- Posted by Miriam Israel
- On June 22, 2018
- 0 Comments
Arranging for a construction loan requires a higher level of sophistication than organizing a standard fixed-rate mortgage. Here are four high-level items that affect construction financing:
- As part of the Dodd Frank Act, most lenders are restricted from lending construction financing unless the developer is investing a minimum of 15% cash equity, “cash” being the key word. Regardless of the value of the land being contributed or the land appreciation, the developer cannot invest less than the 15% threshold.
- The developer needs sufficient cash-to-cash flow to cover construction costs on a monthly basis. This is because lenders advance funds against the work already completed, not the projected work. The bank’s engineer inspects the property regularly to ensure that the work was completed properly, and that the amount requested for the past month is accurate.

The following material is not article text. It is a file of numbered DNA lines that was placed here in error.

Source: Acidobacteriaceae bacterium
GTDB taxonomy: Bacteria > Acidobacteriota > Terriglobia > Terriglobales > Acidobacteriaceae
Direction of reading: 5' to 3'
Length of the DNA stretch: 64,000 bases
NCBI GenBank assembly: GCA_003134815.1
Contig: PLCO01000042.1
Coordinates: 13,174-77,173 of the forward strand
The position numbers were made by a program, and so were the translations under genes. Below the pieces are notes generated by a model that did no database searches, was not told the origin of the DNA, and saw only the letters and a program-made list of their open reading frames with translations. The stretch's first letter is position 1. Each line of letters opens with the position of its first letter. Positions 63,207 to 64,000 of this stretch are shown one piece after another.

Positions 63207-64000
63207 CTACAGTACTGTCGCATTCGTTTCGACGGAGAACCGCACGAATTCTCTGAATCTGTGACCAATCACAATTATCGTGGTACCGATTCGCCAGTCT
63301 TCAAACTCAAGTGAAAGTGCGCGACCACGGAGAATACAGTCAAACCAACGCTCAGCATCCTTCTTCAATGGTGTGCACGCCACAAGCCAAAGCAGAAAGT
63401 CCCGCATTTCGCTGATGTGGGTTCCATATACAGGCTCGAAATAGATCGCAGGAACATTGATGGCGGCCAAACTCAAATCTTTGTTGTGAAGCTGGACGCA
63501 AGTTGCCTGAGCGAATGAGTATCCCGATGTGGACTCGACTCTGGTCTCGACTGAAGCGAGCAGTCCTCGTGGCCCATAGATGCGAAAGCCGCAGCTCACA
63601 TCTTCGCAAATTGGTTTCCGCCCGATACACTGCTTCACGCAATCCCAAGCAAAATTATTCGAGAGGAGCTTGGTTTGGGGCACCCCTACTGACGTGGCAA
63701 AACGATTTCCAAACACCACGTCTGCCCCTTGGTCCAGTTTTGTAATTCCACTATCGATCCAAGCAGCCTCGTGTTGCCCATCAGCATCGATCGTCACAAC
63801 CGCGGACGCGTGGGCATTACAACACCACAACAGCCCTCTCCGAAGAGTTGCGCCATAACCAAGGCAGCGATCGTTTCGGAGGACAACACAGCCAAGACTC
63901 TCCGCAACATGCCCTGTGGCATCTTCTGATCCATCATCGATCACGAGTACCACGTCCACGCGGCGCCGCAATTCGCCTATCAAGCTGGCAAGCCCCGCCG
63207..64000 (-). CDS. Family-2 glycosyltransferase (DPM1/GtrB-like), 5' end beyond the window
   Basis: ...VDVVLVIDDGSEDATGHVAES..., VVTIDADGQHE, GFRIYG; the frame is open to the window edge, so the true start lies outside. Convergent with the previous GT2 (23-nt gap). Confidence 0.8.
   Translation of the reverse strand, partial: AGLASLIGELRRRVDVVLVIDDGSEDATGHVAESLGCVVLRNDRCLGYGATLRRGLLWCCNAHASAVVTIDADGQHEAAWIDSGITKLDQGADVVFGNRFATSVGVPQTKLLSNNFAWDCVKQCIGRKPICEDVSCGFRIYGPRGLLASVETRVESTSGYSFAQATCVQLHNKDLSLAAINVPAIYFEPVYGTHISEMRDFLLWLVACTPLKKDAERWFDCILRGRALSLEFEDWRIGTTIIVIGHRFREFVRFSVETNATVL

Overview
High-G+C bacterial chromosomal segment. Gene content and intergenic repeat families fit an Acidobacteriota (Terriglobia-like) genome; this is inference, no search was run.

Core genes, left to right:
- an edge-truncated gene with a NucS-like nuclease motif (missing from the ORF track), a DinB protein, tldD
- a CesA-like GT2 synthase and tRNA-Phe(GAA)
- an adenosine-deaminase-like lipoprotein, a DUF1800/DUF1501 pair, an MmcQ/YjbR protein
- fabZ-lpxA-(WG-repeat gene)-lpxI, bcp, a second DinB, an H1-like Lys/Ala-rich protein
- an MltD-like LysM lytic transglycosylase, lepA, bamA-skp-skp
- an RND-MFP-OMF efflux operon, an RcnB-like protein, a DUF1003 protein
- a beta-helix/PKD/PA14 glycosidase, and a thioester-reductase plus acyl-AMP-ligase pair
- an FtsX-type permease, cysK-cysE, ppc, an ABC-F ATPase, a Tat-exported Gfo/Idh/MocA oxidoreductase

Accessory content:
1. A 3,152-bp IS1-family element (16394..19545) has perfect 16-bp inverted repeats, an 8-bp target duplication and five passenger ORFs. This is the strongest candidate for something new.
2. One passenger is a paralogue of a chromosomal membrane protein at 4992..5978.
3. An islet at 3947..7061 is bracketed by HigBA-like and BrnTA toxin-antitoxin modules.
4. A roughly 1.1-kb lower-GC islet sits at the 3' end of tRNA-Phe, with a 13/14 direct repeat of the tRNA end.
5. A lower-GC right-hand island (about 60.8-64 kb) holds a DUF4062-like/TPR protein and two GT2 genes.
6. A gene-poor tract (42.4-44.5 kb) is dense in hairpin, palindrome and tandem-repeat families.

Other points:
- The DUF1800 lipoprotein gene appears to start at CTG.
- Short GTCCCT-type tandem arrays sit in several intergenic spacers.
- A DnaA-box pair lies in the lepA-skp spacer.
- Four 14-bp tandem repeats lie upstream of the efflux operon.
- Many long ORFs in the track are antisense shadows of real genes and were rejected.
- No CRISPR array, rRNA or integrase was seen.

- 10% of funds are held back as retainage, which banks keep as protection. If they are forced to take over the project to completion, the retainage is used for any additional construction costs that may arise. Often, for larger projects, banks may require hiring a contractor that is bondable, or require the project be bonded. This means that in the event of the contractor backing out of the deal, the bonding company will finish the project for the amount initially proposed. Only licensed and insured contractors can be bonded.
- Banks sometimes additionally request a GMP, or gross maximum price. This means that the contractor will sign a document stating that the project won’t cost more than originally quoted, barring unusual circumstances.
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